Smoke Roasted Turkey with Pomegranate Thyme Glaze from the November issue of Cooking Light.  I promise you this was the best turkey I’ve ever had.  We used cherry woodchips, and the flavor was absolutely phenominal.

Old-Fashioned Cranberry Sauce also from the November Cooking Light.  I made their Cran-Apple variation by chopping up a pink lady apple.  Everyone thought it was a bit tart, but I loved it.  If you’re not a fan of tart, I would suggest more sugar or possibly skipping the wine.

Roasted Brussels Sprouts from Cassie at Back to Her Roots.  Even my mom, who hates Brussels sprouts, managed to stomach some of these.  Let’s face it, bacon makes everything better.

Whole Wheat Garlic Knots also from Cassie.  I used my mom’s bread machine to make the dough for these.

Pumpkin Pie from the Brown-Eyed Baker.  I used her pie crust recipe for my pumpkin pie last year and it was great.  This year I went the canned pumpkin route so I followed her pie recipe as well.  Just be warned, I ended up with enough filling for two pies.

Roasted Garlic Mashed Potatoes:  There’s no real recipe here: roast two heads of garlic, boil some baby red potatoes, toss the cooked potatoes and garlic into a bowl with some milk and mash with a potato masher, hand mixer, or stand mixer.  The garlic gave them so much flavor butter and gravy were total unnecessary.

Dad’s Stuffing

This is the go-to stuffing mix in my family.  The type of stuffing mix is up to you.  I went with the Trader Joe’s mix.  Personally, I think it’s really the sausage that gives it that little sumthin’-sumthin’. 

Serving Size: ½ cup | Yields: 8 servings
View and Print on Recipage


1 lb pork sausage
1 – 12oz package stuffing mix
1 large onion, diced
4 – 5 celery stalks, chopped
2 – 3 cups chicken broth
1 tablespoon dried, ground sage
1 tablespoon butter, divided into 4 pats


  1. Preheat oven to 375
  2. Cook sausage in a large skillet with onions, celery, and sage.  Break up and brown the sausage as you would with ground beef.  Drain grease and pat with paper towels to remove excess grease.
  3. In a large bowl, combine sausage mixture and stuffing mix.  Add chicken broth a half cup at a time and mix until the stuffing mix reaches a slightly mushy consistency.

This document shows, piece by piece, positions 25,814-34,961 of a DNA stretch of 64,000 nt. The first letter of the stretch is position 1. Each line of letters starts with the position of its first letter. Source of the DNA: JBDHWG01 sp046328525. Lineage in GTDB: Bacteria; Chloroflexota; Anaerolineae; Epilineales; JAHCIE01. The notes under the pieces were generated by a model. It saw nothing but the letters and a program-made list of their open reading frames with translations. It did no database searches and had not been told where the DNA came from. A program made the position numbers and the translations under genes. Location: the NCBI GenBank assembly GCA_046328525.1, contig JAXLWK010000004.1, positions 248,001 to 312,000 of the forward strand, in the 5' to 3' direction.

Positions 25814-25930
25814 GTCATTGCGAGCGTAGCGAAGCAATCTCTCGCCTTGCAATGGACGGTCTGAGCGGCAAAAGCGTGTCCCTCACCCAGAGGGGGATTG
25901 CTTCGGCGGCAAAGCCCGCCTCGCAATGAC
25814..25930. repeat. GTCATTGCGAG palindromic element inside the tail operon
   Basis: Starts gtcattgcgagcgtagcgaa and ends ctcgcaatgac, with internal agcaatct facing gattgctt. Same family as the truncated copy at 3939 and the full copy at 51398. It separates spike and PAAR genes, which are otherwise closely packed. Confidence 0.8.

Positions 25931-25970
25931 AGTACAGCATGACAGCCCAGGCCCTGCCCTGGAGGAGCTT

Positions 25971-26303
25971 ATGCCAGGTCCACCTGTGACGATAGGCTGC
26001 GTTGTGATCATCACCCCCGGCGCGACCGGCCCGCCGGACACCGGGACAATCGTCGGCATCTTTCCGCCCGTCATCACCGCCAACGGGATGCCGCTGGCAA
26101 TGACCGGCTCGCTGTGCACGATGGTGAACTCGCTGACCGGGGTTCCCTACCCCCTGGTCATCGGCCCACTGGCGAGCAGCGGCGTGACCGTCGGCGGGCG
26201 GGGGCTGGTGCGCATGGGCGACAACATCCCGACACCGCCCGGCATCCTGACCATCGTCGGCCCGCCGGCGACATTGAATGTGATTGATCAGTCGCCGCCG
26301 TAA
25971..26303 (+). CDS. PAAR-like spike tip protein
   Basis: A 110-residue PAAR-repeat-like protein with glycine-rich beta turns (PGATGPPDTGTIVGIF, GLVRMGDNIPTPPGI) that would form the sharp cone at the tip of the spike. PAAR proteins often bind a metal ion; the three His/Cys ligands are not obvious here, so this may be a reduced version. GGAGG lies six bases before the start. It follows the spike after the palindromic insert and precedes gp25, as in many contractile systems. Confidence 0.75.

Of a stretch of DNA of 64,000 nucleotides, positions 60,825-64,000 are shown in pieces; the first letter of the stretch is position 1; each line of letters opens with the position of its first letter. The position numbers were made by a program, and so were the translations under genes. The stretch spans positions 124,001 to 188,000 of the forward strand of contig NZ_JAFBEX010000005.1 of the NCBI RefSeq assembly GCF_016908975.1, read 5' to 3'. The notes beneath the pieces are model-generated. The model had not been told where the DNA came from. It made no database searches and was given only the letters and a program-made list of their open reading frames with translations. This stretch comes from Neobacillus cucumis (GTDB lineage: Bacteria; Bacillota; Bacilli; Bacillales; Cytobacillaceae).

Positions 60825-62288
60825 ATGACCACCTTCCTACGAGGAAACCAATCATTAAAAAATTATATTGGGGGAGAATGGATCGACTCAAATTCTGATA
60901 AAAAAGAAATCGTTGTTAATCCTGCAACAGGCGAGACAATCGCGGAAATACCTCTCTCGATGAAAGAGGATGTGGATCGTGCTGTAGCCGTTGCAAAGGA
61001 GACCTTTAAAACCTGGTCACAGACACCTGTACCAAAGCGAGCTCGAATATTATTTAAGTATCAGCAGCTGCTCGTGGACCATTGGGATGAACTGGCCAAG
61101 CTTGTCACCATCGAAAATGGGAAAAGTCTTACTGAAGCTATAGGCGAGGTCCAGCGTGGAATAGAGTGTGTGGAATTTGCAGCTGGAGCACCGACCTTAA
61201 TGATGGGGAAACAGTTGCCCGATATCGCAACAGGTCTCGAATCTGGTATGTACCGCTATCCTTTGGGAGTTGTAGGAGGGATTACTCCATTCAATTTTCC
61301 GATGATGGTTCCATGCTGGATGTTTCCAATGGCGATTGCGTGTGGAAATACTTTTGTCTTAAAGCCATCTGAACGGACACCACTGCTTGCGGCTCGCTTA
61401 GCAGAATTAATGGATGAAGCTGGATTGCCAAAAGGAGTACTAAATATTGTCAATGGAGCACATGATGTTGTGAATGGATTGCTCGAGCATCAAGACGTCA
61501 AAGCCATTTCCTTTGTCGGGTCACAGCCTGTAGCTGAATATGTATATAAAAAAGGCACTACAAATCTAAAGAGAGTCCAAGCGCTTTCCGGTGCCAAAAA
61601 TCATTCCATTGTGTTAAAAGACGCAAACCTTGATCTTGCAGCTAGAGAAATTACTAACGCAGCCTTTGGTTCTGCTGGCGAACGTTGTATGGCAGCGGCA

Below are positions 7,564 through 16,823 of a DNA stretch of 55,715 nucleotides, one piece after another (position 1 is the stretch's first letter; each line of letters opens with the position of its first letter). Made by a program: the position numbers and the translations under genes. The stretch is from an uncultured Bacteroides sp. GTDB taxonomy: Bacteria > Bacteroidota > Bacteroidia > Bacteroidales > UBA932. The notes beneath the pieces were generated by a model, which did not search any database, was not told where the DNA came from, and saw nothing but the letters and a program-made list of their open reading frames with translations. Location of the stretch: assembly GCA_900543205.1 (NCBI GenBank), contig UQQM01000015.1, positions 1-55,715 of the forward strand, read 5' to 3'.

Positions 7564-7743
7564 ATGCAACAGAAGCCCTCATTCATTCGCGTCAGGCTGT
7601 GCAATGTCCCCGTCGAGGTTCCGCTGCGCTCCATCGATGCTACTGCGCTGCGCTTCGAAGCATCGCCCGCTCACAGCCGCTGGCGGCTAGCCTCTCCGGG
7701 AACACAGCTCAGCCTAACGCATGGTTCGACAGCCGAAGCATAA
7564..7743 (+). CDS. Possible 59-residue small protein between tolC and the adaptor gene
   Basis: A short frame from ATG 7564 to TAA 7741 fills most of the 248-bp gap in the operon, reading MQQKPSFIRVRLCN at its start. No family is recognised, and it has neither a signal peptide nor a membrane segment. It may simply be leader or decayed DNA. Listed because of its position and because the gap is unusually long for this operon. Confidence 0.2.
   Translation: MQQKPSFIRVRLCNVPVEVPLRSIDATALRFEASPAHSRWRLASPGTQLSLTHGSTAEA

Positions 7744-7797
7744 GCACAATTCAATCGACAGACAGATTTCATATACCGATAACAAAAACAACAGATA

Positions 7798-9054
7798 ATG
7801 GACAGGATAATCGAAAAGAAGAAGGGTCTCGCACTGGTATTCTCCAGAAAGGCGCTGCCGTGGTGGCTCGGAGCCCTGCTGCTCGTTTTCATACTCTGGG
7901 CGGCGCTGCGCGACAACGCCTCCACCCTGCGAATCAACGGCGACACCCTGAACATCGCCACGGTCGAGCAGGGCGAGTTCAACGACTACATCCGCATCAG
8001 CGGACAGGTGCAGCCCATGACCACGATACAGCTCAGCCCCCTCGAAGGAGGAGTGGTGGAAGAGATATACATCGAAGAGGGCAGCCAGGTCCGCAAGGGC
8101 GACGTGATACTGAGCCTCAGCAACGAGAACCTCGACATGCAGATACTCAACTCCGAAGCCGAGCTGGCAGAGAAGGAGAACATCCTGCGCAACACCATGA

Note: You want the stuffing mix to be thoroughly soaked without totally disintegrating
  4. Pour into casserole dish, top with butter  and bake for approximately 45 minutes until the top begins to brown.

I suggest making any or all of these things for Christmas or New Years or Hannakuh or because you’ve got a new stove or just because it’s the holiday season and all these foods are awesome.

*my previous stove was a drop-in which seemed to average a minimum of $500 more than a freestanding range.  I wasn’t looking to spend over a grand on a new stove so we modified accordingly.

320. Make It Monday: From Around the Web

I’ve been a busy lady lately which means I haven’t been cooking a great deal.  (Remember when I ate out 6 out of 7 days in a week?!) And when I have been cooking, it’s been straight from recipes with minimal adaptations.  However, the stuff I have been making has been really tasty so I wanted to let you all in on the secret.

BBQ Beer Chicken from How Sweet It Is
Crockpot BBQ Beer Chicken from How Sweet It Is served on pretzel rolls.  This makes a ton of chicken.  I actually packaged up about half this recipe and brought it to my friends Jennie and John who just had a new baby.  I also have some in the freezer to eat at a later time. (Photo Source: How Sweet It Is)

Creamy Tomato Soup from Eat Live Run which was, of course, paired with a warm and gooey grill ham and cheese.  This has become my go-to tomato soup recipe.  It’s so quick and easy to make.

Portobello Cheesesteaks from Back to Her Roots
Portobello Cheesesteaks from Back to Her Roots also served on pretzel rolls.  I’ve never had a true Philly Cheesesteak, but I would venture to guess these are an amazing veggie substitute. (Photo Source: Back to Her Roots)

Whole Wheat Pumpkin Pancakes from whisktogether over at Tasty Kitchen.